they probably work similarly though, the renaults and mcLarens, in terms of downforce created- its just the renaults has its DF straight down, with mcLarens going forward and down. The difference is where they are funneling the low pressure stream - with McLarens funneling further back and up prior to the low pressure and renault just opening the area for the high pressure zone. Maybe its to funnel the air more to the rear wing? Hence the rounded plate below the rear crash structure?

Massive turbulence is right, but williams and brawn also have large open diffusers.

You should also keep in mind that both (but especially the McLaren one) is made as a quick solution. All McLaren did was open up something already in the design. It's not the most efficient way of doing things, which is why they will have the proper thing in Bahrain or Spain...
 

WillDAQ

Well-Known Member
Joined
Oct 23, 2007
Messages
2,725
Location
Ukania
I wonder how the Renaults new wing and gurney flap is more efficient in terms of downforce. It seems to channel air more than anything.

And why does the Renault's front wing droop at both sides?

The problem with front wings is always that you need to know what's downstream of them to really understand why they've been shaped the way they have.

For example it could be that the notch is being used to promote generation of a particular vortex that has some crucial impact downstream (possibly backfilling the wake of the front wheel).

Generally speaking this years front wings are all about getting the air clear of the front wheels, which they can do as they're wider than previous years.

Not sure. I'd say that it's a bit of a tactic to facilitate under-car air flow, because the underside of the nose apparently is designed to work as a venturi tunnel. That causes some turbulence and decreases the efficiency of the diffuser.

It's not quite as simple as getting flow under the nose and under the car. A significant quantity of downforce comes from the undertray (black thing hiding away in this pic) which juts forward of the main body of the car. The pressure difference between the stagnating air above it (directly under the nosecone) and the high speed air below it (air going under the plank/pods) is what creates this. More downforce can be generated by allowing this high pressure air to wrap round the bottom of the side pods (if you look at this just below the main vodafone logo on the side pod you can see the undertray continuing round the side of the car), with high pressure air from under the nose above this plate and low pressure below it.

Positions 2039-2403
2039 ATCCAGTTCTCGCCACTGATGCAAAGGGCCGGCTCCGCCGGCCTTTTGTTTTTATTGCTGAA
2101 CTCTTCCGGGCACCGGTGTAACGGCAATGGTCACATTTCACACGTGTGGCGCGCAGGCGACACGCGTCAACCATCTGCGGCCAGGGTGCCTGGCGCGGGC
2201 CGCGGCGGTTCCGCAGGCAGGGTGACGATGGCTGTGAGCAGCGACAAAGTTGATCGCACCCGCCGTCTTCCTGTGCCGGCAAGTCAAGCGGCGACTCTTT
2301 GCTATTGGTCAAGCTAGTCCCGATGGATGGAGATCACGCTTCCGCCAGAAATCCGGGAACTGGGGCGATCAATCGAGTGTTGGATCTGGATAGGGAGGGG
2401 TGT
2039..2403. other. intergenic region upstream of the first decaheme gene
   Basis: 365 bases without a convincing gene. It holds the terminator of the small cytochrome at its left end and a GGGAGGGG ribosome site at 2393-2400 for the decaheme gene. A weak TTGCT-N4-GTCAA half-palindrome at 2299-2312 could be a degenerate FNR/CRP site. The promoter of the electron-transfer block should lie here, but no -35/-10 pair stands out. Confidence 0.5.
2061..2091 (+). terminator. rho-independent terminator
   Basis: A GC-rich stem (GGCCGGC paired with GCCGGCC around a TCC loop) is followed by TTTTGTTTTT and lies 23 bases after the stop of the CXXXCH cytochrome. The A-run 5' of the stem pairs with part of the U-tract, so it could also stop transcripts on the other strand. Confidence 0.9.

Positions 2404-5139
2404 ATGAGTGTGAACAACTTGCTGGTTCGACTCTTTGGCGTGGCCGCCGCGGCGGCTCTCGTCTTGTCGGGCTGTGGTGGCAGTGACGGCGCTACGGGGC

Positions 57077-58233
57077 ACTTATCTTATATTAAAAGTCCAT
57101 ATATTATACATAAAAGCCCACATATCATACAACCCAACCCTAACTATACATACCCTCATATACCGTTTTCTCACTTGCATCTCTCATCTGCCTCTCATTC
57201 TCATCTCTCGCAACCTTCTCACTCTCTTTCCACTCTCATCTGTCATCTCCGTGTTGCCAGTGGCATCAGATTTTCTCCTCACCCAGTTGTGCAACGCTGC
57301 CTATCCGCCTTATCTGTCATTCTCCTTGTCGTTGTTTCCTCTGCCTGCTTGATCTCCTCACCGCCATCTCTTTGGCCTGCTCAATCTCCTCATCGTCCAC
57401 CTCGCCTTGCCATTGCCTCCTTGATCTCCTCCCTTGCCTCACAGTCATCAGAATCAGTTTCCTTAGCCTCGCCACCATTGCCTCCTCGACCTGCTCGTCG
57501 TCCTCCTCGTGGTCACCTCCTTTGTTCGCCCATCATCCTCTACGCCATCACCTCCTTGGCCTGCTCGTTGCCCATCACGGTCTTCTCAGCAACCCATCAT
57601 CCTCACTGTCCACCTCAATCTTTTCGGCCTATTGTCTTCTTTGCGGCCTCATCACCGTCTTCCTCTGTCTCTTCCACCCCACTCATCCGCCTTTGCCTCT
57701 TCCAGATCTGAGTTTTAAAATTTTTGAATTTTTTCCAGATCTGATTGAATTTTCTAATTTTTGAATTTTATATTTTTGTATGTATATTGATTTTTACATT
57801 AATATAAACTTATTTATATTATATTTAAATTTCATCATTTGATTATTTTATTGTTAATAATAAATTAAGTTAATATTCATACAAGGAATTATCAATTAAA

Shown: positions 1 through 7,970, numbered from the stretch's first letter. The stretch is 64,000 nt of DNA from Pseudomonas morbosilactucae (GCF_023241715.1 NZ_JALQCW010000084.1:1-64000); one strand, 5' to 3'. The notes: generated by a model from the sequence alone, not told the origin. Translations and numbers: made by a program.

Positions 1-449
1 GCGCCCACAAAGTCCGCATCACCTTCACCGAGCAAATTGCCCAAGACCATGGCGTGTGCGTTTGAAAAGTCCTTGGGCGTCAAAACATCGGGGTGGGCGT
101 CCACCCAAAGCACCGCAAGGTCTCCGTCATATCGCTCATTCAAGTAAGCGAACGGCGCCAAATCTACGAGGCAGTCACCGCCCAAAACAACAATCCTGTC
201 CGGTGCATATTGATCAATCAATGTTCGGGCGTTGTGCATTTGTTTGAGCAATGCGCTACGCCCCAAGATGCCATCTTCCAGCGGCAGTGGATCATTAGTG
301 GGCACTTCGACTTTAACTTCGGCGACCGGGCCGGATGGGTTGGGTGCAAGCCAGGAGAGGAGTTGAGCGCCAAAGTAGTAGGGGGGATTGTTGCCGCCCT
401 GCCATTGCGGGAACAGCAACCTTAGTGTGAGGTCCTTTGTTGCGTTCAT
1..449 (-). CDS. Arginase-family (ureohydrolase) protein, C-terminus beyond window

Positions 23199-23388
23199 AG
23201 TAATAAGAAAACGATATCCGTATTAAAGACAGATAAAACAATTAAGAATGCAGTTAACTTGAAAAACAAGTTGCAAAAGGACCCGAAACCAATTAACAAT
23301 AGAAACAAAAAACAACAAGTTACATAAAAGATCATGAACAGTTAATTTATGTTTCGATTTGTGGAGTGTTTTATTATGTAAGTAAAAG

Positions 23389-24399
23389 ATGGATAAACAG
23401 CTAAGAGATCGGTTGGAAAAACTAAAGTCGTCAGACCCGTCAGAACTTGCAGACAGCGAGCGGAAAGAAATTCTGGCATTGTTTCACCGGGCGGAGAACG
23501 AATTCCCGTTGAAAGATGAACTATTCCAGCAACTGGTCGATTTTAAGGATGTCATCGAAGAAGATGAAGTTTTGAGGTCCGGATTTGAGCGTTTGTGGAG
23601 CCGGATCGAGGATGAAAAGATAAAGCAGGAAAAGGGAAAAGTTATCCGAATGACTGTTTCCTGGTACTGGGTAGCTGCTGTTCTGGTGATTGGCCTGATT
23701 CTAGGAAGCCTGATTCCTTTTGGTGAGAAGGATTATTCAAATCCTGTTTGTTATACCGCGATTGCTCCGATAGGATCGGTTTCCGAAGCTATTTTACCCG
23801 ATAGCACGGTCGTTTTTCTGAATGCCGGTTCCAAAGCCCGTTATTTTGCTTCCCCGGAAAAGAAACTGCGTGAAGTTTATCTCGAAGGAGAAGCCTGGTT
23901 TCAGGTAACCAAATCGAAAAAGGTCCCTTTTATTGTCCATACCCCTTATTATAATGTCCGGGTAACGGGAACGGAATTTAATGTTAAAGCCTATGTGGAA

WillDAQ

Well-Known Member
Joined
Oct 23, 2007
Messages
2,725
Location
Ukania
(sorry for the double post, lots of interesting stuff to discuss!)

And I think it's easily recognizable why the Renault is so difficult to follow. That diffuser is just screaming "MASSIVE TURBULENCE!!!!!".

It's actually not quite as simple as massive turbulence, Turbulence does play it's part, but it's not quite the right word for the job, there are two main issues to contend with in terms of the wake of the back of a car:

1) Wake structure: two large vorticies and significant upwash mean that the flow no longer arrives at the front of the following car "square on". Obviously the aerodynamics are designed to work with uniform onset flow so all the carefully tuned flow over the car gets disrupted.

2) Loss of velocity: the flow off the back of the car gets dragged along behind it, the core of the wake may be traveling at up to 60% of the speed of the car. This means that the front wing of the following car 'sees' air flowing over it at significantly reduced speed, meaning less downforce.

In terms of diffuser design, there's not a single team out there who are going to be designing a diffuser to deliberately make the car more difficult to overtake. You're better off having less wake, less drag and a faster car.

Also worth remembering is that the diffuser is never a stand alone device, how it interacts with the wing is crucial to overall performance.
 

vikiradTG2007

Forum Addict
Joined
Feb 8, 2007
Messages
11,084
Location
The country UKIP is scared of
Car(s)
Working on it